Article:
Another large downtown Waco property could hit the market if McLennan County chooses to relocate its archives to the site of a proposed new county garage.
County commissioners are studying a four-acre county-owned site near Loop 340 and Marlin Highway for the garage, replacing the current garage at 623 Washington Ave., which Magnolia Vacation Rentals LLC recently bought along with the nearby Grand Karem Shrine building.
They are also considering whether to build facilities at that site for county archives now housed at the McLennan County Archives Building, 824 Washington Ave.
Commissioners this week agreed to Langerman Foster Engineering Company’s proposal of $19,700 for geotechnical services for the four-acre development site behind the Shepherd Mullens Correctional Visitation Center.
“That property has probably very little value to anybody else,” County Judge Scott Felton said.
Soil samples and drainage evaluations are still needed, but the geotechnical services is a start to see if building there is even a possibility, Felton said.
The county in November sold Magnolia the Karem Shrine building for $930,000 and the county garage for $500,000, agreeing to a one-year lease back to allow time to relocate affected departments.
Meanwhile, the archives building either needs an investment to address roof problems and deferred maintenance or it needs to be sold, Felton said. While county leaders weigh their options, they will explore the Marlin Highway site, Felton said.
“It makes sense for us to maybe sell (the archive building) now that the downtown economy is good,” Felton said.
A newly constructed building could triple the county’s archival space, Commissioner Kelly Snell said.
“Basically the one that’s downtown is just an old building that’s not really suited for storage,” Snell said. “We have limited weight on some of those floors without going in and spending a lot of money, and the fire system, air conditions system, all that kind of stuff is kind of iffy.”
The county bought the downtown building on South Ninth Street and Washington Avenue in May 1994 for $5,000, County Administrator Dustin Chapman said. Part of the property formerly served as the Southwestern Bell headquarters.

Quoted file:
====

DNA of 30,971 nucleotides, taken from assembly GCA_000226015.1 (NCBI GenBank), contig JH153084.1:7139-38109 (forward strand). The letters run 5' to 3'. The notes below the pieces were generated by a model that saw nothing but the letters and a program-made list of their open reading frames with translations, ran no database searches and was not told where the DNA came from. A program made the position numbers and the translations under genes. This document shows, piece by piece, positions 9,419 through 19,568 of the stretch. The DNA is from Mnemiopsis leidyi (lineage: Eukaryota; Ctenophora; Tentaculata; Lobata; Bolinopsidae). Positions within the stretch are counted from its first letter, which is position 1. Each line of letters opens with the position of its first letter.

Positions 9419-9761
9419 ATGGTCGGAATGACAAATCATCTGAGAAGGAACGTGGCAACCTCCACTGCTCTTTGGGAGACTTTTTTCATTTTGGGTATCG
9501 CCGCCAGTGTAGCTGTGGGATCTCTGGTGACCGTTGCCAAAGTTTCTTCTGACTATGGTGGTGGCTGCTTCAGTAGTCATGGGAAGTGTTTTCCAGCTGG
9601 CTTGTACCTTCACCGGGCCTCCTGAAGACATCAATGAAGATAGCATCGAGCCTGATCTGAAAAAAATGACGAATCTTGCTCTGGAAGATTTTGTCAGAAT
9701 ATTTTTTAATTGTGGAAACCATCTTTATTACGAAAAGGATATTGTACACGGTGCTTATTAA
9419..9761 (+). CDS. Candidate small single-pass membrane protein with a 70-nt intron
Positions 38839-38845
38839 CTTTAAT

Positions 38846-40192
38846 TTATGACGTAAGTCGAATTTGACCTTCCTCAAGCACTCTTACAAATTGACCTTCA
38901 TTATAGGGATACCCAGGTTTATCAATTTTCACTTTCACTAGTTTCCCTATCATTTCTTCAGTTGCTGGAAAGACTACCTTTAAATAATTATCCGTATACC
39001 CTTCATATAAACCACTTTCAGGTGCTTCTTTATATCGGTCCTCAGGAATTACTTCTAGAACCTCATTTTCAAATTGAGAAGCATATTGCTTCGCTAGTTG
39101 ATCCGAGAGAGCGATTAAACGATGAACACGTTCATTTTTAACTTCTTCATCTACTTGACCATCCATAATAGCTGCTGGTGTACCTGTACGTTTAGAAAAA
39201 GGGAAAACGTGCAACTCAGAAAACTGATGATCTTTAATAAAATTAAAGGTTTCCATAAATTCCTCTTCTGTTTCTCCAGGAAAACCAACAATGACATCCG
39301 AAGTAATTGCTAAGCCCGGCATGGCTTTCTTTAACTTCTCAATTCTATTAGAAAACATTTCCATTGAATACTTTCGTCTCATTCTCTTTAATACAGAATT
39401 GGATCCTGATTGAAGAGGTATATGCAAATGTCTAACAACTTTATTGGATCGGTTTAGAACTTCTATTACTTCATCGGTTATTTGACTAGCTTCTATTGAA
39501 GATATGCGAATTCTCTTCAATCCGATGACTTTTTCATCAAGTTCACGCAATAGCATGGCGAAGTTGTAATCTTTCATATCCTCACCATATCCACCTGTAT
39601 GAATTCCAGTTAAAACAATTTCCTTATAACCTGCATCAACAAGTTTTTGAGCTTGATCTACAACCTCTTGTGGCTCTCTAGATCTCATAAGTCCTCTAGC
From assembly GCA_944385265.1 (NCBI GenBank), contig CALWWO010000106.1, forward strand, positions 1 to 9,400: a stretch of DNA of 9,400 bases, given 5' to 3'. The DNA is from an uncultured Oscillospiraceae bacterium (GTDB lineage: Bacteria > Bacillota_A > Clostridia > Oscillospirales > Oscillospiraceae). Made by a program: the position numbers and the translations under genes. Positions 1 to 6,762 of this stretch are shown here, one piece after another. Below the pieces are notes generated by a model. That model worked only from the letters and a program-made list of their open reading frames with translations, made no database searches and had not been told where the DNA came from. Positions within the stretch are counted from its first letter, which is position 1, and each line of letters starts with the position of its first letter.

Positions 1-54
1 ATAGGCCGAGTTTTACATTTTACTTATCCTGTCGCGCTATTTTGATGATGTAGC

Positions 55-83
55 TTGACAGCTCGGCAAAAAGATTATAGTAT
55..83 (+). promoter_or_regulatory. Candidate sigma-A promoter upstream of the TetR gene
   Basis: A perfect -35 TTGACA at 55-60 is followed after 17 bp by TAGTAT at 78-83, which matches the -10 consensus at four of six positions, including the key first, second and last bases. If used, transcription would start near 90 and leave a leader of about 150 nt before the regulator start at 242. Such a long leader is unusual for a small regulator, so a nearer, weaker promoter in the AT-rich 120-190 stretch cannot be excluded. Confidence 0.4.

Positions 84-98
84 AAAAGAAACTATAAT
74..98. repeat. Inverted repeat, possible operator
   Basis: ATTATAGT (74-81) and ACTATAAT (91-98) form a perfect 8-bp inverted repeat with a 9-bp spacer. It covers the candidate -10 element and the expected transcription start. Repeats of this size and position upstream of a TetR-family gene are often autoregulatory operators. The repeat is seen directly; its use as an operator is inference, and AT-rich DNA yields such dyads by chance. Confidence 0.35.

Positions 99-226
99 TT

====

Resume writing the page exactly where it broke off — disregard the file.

The archives building was appraised at almost $1.28 million in 2018, according to the McLennan County Appraisal District website.
Langerman Foster’s site testing is based on the assumption that the county would build two separate buildings on the Marlin Highway site. The
The vehicle maintenance facility would include a 9,000-square-feet, one-story, pre-engineered metal building with maintenance bays, storage spaces, restrooms, and offices.
Meanwhile, the archival storage building would be a 84,000-square-foot, one-story structure with an interior mainly containing rolling storage and rack storage.
The engineering firm told the county that the site appears to contain former gravel pits that have been filled in with broken concrete, asphalt, soils, and other materials that the state considers landfill materials.
Commissioner Ben Perry said the county needs a garage designed for vehicle maintenance.
“The one we have downtown has been piecemealed together over the years,” Perry said. “A more modern facility that will make our guys’ jobs a lot more easier. Plus, we don’t have a choice.”
The county has operated its garage downtown since 1987, when it bought the former Firestone Tire and Rubber Co. for $135,000, according to county documents. The county garage was previously on South 20th Street. Employees at the location maintain county vehicles and radios, among other duties.